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- Willie Smith tells story and makes “Old Soldier” proud
- First Sergeant Bodung tells a dramatic story . . .
- Sitting in the right seat at the right time?
- Oshkosh trooper safe on Canadian air craft carrier
- Just trying to do the right thing…
- A photo of Super Connie #N6923C — RIP
- Thank God I’m alive!
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News reporters were gathered on the tarmac of the new Cork Airport, each one of them wanting to snatch a survivor for an interview before medical personnel could get to them. Two Royal Air Force helicopters were alternately landing with one or two survivors with each delivery. They were collecting survivors from the deck of the Swiss ship MS Celerina as it waited 8 miles off Galley Head point, a distance of 22 miles from the airport.
One of the newsmen was Stars and Stripes London Bureau reporter John Krueger. He was to catch two survivors in one attempt. They were Pvt. Willie Smith Jr, 18, of Atlanta, Georgia, and Capt. Robert C. Eldred (retired), 47, of East Dennis, Mississippi.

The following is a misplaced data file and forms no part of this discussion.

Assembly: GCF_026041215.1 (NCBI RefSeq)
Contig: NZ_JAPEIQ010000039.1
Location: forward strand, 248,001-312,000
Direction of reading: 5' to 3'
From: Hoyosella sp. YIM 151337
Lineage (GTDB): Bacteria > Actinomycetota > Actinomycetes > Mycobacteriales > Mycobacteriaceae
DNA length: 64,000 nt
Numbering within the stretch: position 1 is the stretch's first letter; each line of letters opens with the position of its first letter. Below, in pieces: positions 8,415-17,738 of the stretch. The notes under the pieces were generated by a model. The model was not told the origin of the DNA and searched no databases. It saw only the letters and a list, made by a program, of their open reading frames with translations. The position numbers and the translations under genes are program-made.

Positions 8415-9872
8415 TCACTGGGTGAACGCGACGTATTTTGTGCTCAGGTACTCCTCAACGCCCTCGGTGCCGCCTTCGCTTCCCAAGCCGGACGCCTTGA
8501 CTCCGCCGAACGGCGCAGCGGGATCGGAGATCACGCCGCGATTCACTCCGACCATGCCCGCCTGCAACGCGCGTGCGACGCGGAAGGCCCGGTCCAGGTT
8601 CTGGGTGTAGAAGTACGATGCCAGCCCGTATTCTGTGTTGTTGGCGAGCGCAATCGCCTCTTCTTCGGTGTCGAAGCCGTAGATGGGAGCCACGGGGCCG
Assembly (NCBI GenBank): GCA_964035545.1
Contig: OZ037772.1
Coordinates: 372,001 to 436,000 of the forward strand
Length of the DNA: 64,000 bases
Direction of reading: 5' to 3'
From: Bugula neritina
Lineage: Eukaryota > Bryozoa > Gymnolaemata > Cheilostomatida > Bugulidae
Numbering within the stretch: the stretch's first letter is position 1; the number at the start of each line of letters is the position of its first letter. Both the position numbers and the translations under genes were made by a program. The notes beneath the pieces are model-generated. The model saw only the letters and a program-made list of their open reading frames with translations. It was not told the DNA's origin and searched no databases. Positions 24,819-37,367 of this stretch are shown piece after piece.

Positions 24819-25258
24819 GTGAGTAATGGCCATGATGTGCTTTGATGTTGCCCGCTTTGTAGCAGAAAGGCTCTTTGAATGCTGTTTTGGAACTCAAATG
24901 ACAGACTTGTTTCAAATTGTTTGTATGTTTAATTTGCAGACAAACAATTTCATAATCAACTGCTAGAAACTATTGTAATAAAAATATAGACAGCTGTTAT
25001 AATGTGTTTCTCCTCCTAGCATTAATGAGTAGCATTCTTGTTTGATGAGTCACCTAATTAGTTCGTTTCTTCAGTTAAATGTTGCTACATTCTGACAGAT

Krueger snared an interview with Eldred before both were whisked away by medics. Continue reading
It might have been a matter of luck, just sitting in the right seat at the right time. Private John Toole of Montgomery, Alabama, says he was very lucky and escaped from the crash of the Flying Tiger with no injuries at all and relatively little trauma.
Toole was sitting several rows behind the window exits over the wing. After impact, he had to get out of his center seat to get to the aisle. That went without incident while many seats around him had broken off. From the aisle, he saw troopers trying to release the emergency window on the left side of the plan and he moved quickly to help. Continue reading
September 25, 1962 — Oshkosh, Wisconsin Daily Northwesterner news:
“Oshkosh Man on Airliner is Safe”
“A long and dreary day ended in joyous relief about 5 pm. Monday for Mr. And Mrs. George Brown when they got the news. Their son, George C. Brown Jr., 19, was among those rescued from the North Atlantic after the ditching of Flying Tiger Lines Flight 923, Sunday night.”
The Browns had given up hope. A policeman brought a telegram early in the morning notifying them that their son was missing, but no other information. Later that day, at about 5 p.m., a news wire reporter called them by phone to say George had been confirm as a survivor. Continue reading